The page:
On the other hand, when culturing is conducted under the same conditions except that recycle is not utilized and the butane gas concentration in the aeration is adjusted to about 0.8-1.8 percent, the propagation of the cells of micro-organisms did not reach 10 g./l. even after 40 hours of culturing. The total butane supplied is 2,450 kg. and the assimilation efficiency is about 4 percent. ln the latter case, the amount of butane dissipated into the vent gas is 2,040 kg. Thus about 83 percent of the total butane supplied is discharged out of the culturing system and not utilized.
EXAMPLE 2 Example 2 is similar to example 1 except that in example 2, Candidajaponica No. 104 ATCC 14437 (propane-assimilating micro-organism) is used, and n-propane gas is used in place of butane gas in the gaseous mixture supplied to the fermentation medium. By adjusting the propane concentration in the gaseous mixture to about 2.1 percent, and the propane gas concentration in the vent gas to about 0.08 percent or less, the recycle aeration culturing process is conducted. The propagation of the cells of micro-organisms reaches a maximum after about 40 hours of culturing, and a culture solution containing 34 g./l. of cells of micro-organisms is recovered. The propane gas supplied to that culturing is 1,210 kg. and the assimilation efficiency is 28.9 percent.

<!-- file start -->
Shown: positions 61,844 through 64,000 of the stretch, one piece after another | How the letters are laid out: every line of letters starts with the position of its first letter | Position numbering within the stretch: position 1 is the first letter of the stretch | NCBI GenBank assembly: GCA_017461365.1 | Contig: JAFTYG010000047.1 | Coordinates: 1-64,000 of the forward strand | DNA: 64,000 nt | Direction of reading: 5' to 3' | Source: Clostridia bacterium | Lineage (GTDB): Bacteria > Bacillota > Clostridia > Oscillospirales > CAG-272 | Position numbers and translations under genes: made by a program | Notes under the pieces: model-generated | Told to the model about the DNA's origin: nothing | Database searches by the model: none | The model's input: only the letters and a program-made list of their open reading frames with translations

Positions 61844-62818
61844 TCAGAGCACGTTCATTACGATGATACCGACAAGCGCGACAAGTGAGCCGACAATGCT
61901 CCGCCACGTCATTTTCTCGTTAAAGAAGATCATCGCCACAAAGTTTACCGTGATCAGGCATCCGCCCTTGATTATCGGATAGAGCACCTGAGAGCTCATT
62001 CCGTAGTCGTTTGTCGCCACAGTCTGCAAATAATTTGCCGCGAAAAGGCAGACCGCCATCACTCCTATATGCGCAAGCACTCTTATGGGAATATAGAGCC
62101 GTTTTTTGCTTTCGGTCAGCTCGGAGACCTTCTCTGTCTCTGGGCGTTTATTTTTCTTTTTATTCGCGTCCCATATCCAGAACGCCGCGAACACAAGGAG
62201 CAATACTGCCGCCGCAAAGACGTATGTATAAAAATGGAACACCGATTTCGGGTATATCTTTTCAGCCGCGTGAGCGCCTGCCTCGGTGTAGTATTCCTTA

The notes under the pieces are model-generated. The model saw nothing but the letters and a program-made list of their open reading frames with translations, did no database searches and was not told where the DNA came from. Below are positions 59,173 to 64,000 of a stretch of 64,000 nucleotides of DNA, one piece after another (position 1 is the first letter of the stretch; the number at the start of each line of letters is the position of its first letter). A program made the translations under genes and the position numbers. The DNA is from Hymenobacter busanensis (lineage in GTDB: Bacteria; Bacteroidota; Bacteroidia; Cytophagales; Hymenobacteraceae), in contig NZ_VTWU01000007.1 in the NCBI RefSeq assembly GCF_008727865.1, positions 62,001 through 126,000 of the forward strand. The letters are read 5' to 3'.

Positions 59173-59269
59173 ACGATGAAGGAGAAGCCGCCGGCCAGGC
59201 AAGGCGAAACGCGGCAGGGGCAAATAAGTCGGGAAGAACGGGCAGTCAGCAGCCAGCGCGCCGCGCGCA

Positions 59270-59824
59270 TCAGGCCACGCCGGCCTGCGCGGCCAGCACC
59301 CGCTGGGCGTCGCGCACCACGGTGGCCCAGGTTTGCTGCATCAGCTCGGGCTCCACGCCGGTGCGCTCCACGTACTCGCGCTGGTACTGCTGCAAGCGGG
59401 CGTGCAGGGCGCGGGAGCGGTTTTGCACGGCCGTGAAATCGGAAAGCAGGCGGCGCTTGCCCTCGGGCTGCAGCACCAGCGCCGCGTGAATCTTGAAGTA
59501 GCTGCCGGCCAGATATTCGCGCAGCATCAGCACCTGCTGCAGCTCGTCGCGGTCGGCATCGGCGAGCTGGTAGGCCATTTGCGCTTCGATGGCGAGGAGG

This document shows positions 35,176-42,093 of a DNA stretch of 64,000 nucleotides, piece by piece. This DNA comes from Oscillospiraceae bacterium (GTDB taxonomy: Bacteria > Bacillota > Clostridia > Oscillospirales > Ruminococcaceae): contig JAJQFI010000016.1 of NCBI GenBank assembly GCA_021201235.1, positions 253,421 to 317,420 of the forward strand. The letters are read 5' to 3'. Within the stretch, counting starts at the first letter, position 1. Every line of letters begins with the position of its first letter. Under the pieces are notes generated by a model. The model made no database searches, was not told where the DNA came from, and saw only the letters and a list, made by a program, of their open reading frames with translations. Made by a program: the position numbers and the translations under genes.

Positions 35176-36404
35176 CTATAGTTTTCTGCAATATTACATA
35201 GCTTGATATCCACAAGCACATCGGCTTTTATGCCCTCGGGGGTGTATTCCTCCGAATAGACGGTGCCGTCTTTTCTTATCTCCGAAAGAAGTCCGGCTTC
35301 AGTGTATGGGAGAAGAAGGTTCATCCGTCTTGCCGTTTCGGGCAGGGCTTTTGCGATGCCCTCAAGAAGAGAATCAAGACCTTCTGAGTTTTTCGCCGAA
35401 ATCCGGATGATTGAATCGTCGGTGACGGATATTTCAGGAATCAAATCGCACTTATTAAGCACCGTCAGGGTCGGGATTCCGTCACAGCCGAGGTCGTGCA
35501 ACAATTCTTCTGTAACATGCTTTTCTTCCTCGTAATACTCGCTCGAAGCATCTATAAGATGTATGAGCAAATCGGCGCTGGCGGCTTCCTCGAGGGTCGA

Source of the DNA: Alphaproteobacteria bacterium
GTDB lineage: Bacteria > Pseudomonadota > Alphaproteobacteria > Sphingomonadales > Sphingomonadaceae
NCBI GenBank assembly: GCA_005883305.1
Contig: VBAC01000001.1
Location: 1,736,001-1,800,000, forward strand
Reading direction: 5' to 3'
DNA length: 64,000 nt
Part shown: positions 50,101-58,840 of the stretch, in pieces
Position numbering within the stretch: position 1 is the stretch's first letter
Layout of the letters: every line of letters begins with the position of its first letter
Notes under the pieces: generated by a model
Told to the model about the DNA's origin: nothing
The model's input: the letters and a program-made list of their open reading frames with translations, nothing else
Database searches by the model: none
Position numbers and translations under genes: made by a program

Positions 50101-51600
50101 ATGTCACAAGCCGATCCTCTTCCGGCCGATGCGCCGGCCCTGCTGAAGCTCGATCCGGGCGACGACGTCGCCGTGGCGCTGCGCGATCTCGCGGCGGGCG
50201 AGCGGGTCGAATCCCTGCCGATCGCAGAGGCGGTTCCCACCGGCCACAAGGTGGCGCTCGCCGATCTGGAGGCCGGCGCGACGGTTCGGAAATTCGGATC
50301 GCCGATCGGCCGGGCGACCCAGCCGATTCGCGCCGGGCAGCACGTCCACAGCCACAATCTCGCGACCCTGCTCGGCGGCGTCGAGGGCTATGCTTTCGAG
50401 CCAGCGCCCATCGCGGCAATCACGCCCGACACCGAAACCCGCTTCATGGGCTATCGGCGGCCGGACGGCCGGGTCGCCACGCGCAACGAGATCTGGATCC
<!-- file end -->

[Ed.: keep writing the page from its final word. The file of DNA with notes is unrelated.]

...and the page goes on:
On the other hand, when the culturing is conducted at a propane gas concentration for aeration of about 0.8-1.0 percent under the same conditions except that the recycle of the vent gas is not utilized, the propagation of the cells of microorganisms does not reach more than 12 g./l. after about 40 hours of culturing. The amount of propane supplied is 2,040 kg. and the assimilation efficiency is about 4.7 percent. In the latter case, the propane gas loss into the vent gas is about 2,000 kg., and reaches about 70 percent of the total supply.
EXAMPLE 3 An aqueous fermentation medium containing 2.0% of NH,,N 0.05% of Na,1-1PO;,-l2l-l 0, 0.05% of Kll-I PO 0.01% of MgS0 -7H O, 0.001% of MnSO -4H O, 0.001% of FeSOflH O, 0.001% of ZnSO -7H O, 0.001% of CaC1 -2H O,